Hacker drone launches airborne cyber attacks

Aug 06, 2011 by Glenn Chapman

Computer security specialists showed off a homemade drone aircraft Friday capable of launching airborne cyber attacks, hijacking mobile phone calls, or even delivering a dirty bomb.

Rich Perkins and Mike Tassey built the bright yellow Wireless Arial Surveillance Platform in a garage from a used US Army target that they customized to find mobile phones and Internet hotspots.

"It will fly a plotted course and return to base," Perkins said while showing the WASP to AFP at a DefCon hackers gathering in Las Vegas.

"We loaded it up with the ability to attack Wi-Fi, Bluetooth, and GSM ."

WASP can grab packets of data being sent over the air on wireless networks, or use unsecured hot spots as gateways through which can be launched on computer systems.

The drone can grab GMS identification numbers that can then be used to bill outgoing calls. It can also let hackers impersonate cell phone towers and eavesdrop on people's calls.

Second-hand drones such as that used for WASP can be bought online for about $150.

The rest of the parts were purchased by mail-order for a total tab reaching $6,200, not counting the tremendous number of hours spent working on the project started in 2009.

Perkins said the 14-pound (six-kilogram) drone was built to put the computer security industry on notice that the components are available for such "do-it-youself" creations, which could be used for good or evil.

WASP could find mobile phones in disaster areas, potentially leading rescuers to survivors. It could also fly over a disaster zone to act as a mobile phone tower enabling calls.

On the evil side, WASP could help slip into a company's computer networks through unsecured wireless networks set up in cafeterias or other spots for the convenience of customers and employees.

The modified drone could also identify key executives by their mobile telephones and then track their movements to look for data-stealing opportunities, such as working on a laptop connected wirelessly to the Internet at a cafe.

"I can take the various pieces of your digital life -- Bluetooth headset, cell phone, Wi-Fi -- and find the least secure place you exist and attack you there," Perkins said of WASP.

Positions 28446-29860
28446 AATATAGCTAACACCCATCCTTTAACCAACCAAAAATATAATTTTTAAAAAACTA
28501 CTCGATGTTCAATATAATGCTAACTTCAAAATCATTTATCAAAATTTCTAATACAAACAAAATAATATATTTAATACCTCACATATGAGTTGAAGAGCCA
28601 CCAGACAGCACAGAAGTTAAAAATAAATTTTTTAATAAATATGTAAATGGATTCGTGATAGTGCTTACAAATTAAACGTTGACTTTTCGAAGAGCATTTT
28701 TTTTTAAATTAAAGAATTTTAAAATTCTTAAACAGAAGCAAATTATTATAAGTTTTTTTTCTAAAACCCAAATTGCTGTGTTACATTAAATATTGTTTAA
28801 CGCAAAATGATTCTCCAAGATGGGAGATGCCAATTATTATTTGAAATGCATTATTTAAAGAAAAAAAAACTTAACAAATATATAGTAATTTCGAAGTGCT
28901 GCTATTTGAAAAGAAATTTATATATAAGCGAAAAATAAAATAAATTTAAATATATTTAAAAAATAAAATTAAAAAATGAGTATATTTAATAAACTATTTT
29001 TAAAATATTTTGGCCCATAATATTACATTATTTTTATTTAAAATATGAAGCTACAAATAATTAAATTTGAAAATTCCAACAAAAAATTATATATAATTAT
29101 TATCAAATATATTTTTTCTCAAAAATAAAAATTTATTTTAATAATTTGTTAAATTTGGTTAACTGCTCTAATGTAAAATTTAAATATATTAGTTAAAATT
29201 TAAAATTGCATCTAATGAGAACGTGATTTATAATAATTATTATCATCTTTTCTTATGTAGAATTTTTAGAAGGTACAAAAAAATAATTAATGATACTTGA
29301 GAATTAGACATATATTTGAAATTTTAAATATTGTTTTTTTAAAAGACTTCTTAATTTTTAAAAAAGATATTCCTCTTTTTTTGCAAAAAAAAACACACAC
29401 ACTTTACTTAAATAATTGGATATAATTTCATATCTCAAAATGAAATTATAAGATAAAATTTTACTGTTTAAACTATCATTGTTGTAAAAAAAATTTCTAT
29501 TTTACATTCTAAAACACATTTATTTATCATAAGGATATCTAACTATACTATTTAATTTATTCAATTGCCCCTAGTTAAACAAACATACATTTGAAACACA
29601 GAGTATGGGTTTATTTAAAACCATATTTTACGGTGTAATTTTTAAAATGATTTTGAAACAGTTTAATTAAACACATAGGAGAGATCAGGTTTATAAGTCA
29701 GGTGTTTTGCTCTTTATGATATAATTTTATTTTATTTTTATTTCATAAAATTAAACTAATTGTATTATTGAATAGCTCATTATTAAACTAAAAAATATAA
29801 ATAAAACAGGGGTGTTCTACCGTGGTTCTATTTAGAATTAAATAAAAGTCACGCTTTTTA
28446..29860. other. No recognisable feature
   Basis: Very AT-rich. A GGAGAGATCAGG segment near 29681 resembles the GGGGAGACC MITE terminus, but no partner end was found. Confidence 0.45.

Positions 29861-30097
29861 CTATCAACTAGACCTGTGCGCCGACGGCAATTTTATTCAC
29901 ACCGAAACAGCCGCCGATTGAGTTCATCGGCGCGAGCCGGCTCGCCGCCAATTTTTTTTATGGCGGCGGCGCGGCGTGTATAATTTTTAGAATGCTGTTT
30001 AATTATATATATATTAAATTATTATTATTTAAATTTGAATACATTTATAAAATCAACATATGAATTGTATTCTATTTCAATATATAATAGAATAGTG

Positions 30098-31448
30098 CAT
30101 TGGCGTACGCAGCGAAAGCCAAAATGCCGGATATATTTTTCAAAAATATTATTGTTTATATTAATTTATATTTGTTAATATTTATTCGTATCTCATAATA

Such a drone could also carry a small payload, opening up the potential for smugglers to use it or to serve as a targeted biological or nuclear weapon in a terror attack, its creators warned.

"I really fear a policy reaction that stifles research," Perkins said.

"Let's look at how to protect from the bad guys doing the same thing without telling us," he urged.

Perkins and Tassey displayed their creation to security industry professionals here for a major Black Hat conference this week before taking it to DefCon, the world's largest hacker gathering that kicked off Friday.

Authorities wouldn't permit WASP to fly over populated areas such as Las Vegas, but video taken from the drone during a flight over a rural area in the United States was posted online at rabbit-hole.org.

Explore further: Scientists twist radio beams to send data: Transmissions reach speeds of 32 gigabits per second

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not rated yet Aug 06, 2011
When will people learn everything we use which acts as a force multiplier is multipurpose. Early stone throwing humans probably turned them on each other.

Everything except nail clippers, I've never heard of nail clippers being used offensively. Yet I'm allowed to carry 30 pens on an airplane.
not rated yet Aug 06, 2011
Ah, but it's not the clipper part that's so fearsome -- it's the sharp-tipped nail file that's attached, you see. (Actually, one could cause some painful and bloody -- possibly even fatal -- wounds, even with a "blade" as small as that. It would not be very easy, however.)
not rated yet Aug 06, 2011
So our wonderful tool that allows us to be so lazy (the Internet in all its modes) may inflict bigger bites on our bums than it currently does through ID fraud.
Perhaps in areas where greater safety is required we may need to resort to non electronic means.
Back to the Future.